Businesses tend to vary how well they treat their customers. Some are solely in the business of customer retention, with customers rewarded for loyalty and more effort spent in retaining customers than gaining new ones. Other businesses are concerned with gaining new customers and prepared for those customers to migrate elsewhere – with tricks to win them back again once they do. But is it more important to focus on new customers or to better look after your loyal ones?
New customers are the lifeblood of some businesses. For instance, the growing entertainment streaming business is focused on getting new customers. Free trials are given away by sites like Netflix to give a taster, while marketing campaigns are used when a TV show or movie is launching on the site that would attract a host of new subscribers. The platform often allows existing shows to lapse, which could signify they are less interested in keeping the current customers who subscribed for the first seasons of these shows. Customers who launch a site that shows the deals for various scratch card games online may be new or returning. Some choose based on the welcome deal for how many free scratches or how much initial bonus money they will get for playing on the site. As for utility companies, they often target new customers with deals that are seemingly too good to be true in order to poach them from their rivals. Once the initial honeymoon period of the good deal wanes, the company will charge the customer the full price, which most likely won’t represent much of a saving from their previous company.
Some banks are known for giving out better deals the longer a customer has banked with them. This rewards loyalty for remaining with the bank, while also letting new customers know that the sooner they sign up, the sooner they can reap these benefits. Loyal customers often like to justify their longheld patronage by extolling the virtues of the company. So they act as unofficial brand ambassadors to amplify the message of the company. Loyal customers are also rewarded with points cards in various department stores and supermarkets, as well as cafes and restaurants. These points eventually add up to money off a product. Sometimes the cards give vouchers or special days where points are worth more value. This gives customers a tangible way to track their loyalty and promises something as a reward for loyalty. Indeed, repeat customers spend 67% more than new customers. Those who have loyalty to a restaurant, café, or bar are more likely to suggest to their friends and family that they frequent there. Those who benefit from such rewards are also more likely to informally share the brand’s message and convert more people to become loyal customers.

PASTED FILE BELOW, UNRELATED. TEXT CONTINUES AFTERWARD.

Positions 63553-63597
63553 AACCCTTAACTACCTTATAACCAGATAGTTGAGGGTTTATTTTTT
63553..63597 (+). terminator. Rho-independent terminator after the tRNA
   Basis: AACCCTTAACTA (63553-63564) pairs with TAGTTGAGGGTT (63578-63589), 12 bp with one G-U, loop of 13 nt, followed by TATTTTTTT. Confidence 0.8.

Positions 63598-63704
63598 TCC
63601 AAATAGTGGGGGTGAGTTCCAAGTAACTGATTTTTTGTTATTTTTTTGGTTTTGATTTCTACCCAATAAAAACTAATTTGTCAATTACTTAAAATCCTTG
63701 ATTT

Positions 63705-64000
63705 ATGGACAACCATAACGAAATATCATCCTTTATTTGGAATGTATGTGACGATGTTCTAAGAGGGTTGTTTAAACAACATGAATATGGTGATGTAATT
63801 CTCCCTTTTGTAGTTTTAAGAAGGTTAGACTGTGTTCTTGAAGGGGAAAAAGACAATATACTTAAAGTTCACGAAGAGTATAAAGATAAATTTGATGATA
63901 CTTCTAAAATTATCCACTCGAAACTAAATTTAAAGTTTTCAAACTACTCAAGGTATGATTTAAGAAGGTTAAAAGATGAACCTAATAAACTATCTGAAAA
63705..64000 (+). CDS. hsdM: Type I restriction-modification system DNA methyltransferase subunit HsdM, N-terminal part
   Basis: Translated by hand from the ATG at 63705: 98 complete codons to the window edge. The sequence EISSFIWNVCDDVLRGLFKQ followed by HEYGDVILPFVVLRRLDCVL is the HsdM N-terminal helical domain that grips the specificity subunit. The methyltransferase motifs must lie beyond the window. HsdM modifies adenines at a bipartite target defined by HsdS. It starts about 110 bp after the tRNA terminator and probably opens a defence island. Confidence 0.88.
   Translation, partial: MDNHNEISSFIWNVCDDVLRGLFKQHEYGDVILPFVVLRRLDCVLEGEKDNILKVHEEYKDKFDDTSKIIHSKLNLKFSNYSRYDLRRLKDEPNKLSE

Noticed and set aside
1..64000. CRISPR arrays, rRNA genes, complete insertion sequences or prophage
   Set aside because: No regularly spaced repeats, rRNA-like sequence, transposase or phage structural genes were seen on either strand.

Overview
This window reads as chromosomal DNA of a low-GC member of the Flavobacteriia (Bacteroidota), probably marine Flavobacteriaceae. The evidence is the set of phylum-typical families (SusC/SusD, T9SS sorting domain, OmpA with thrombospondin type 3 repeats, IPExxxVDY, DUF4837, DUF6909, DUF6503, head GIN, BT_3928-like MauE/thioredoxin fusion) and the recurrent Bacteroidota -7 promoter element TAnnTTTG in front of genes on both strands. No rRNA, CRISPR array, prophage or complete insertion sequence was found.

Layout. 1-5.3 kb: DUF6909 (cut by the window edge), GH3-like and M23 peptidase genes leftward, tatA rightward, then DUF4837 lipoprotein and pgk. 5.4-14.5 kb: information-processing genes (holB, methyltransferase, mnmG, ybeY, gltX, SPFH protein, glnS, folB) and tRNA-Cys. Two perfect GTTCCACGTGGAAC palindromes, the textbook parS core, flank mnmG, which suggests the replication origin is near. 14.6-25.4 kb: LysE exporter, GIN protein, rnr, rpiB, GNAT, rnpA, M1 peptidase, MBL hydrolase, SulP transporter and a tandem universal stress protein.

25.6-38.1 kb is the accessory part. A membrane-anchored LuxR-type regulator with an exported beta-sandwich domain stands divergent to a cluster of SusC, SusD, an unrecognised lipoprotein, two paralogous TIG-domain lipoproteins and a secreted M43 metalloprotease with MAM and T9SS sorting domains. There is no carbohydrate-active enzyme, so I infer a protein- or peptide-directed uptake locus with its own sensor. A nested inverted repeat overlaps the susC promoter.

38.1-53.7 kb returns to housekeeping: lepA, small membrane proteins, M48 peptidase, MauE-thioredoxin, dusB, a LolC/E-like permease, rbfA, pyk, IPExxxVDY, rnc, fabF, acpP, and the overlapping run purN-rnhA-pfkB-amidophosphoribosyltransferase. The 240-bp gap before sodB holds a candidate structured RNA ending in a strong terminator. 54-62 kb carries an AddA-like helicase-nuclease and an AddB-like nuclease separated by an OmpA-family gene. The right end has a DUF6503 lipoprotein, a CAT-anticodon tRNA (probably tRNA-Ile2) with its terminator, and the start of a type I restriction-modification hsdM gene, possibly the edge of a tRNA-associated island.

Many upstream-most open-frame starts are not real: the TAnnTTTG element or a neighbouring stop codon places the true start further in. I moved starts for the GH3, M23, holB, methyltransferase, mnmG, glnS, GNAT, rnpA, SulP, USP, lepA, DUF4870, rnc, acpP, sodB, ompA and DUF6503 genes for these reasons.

Deciding whether to focus on existing customers or new customers is dependent on what kind of products and services are offered. Supermarkets are more interested in loyal customers, while wedding dress designers are interested in new customers. However, successful businesses normally have dedicated teams that spend time equally on new customers and loyal customers.